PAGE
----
"John Updike writes about what he writes about and what he knows," Anthony Swofford tells me from his New York apartment, when asked whether or not he's concerned about being pigeonholed as a military writer. "I know this world—I grew up in it. It's my 'Connecticut suburbs.' It's like Philip Roth's Jersey City to me."

Later this month, Swofford's first novel, Exit A, will hit the bookshelves, but it's certainly not the ex-Marine's (and ex-Portlander) first foray into the literary world. In 2003, Jarhead, his memoir about being a gutsy and confused kid in a sniper platoon during the first Gulf War, was published to nearly universal acclaim. Even the New York Times' resident book savage, Michiko Kakutani, gushed over Swofford's elegant but tough prose and called the book "a searing contribution to the literature of combat." (Jarhead was also, of course, made into a very fine movie that starred a super-buff Jake Gyllenhaal as Swofford.) But writing your memoirs and conjuring a novel from thin air are two entirely different beasts, and many readers were eager to see how Swofford's first stab at long-form fiction turned out. Having just completed Exit A, I feel confident in saying that few will be disappointed.


Exit A begins in Tokyo in 1989. But instead of the familiar setting of a traditional culture adapting to its technological prowess, Swofford's Tokyo is entirely different—and altogether familiar. The action begins on an enormous American Air Force base populated by Westerners and surrounded by Pizza Huts and Baskin-Robbins. Severin Boxx is a high school student and star football player under the mentorship of the enormous, imposing base colonel, General Kindwall.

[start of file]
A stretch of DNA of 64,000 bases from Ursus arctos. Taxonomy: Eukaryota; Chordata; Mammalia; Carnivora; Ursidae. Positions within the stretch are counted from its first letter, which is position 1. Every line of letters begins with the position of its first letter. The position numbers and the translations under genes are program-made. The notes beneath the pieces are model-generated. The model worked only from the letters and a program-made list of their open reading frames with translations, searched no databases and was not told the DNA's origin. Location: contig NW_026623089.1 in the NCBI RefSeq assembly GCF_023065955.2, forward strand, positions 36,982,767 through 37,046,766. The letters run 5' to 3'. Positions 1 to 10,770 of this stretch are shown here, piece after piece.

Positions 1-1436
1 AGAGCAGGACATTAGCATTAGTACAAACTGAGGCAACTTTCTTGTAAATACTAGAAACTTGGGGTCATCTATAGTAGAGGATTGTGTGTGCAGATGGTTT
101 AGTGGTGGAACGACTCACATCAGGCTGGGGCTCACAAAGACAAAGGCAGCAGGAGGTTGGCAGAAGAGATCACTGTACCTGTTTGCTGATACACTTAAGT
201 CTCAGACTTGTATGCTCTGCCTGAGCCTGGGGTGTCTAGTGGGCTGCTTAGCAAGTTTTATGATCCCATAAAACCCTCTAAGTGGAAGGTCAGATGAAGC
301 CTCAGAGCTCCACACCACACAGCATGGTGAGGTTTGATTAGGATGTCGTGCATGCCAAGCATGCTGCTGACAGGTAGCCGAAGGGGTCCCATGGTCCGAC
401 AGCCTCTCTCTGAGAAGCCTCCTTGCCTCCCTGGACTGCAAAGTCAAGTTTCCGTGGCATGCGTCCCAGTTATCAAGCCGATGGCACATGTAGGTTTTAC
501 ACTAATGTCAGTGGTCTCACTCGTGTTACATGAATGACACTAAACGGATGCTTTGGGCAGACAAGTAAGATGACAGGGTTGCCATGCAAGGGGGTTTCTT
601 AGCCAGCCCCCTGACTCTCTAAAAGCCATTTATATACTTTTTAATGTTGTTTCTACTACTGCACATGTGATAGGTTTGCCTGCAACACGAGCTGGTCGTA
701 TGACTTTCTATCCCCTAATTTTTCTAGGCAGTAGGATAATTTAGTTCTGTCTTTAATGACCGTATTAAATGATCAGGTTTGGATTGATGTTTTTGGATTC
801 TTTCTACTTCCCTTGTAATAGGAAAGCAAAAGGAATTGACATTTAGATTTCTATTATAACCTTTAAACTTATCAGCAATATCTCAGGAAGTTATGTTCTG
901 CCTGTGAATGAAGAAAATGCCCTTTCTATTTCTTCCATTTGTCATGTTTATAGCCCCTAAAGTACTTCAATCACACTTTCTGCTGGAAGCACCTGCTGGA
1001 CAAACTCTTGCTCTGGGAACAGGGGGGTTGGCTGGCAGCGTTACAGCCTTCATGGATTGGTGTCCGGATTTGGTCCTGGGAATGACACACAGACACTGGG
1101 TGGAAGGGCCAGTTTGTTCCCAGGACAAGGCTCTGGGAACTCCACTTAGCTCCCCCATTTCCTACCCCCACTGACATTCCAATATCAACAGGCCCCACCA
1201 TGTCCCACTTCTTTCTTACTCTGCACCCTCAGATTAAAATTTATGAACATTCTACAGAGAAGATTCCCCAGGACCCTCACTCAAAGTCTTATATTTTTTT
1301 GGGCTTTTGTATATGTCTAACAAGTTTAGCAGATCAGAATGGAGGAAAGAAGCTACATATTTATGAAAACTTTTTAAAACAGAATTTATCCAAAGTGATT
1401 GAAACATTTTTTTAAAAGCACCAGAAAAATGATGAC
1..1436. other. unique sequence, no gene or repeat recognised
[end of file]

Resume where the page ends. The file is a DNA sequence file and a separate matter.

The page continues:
"The general's face looked as though two pit bulls had played catch with it," Swofford writes.

Kindwall's daughter Virginia, a half-Japanese petty criminal, is a far lovelier, self-possessed, and sexual character who looks like "a dark-haired Faye Dunaway from a punk rock remake of Bonnie and Clyde." Severin falls hard for Virginia, whose drug use and gun-waving stand in stark contrast to Severin's all-American charm, and when Virginia gets sucked into an international kidnapping plot... well, things start to get deep.

If the plot sounds pulpy so far, it's anchored by Swofford's imagistic, fierce prose. Women are described as possessing faces "made of shattered glass" with mouths thin "like the blade of a knife." Severin's loud English in a hotel lobby sounds like "two boards being beaten together in an empty concert hall." Vivid descriptions like these, and wholly formed, surprising characters, imbibe Exit A with a meaty gravity that perfectly complements the engrossing narrative.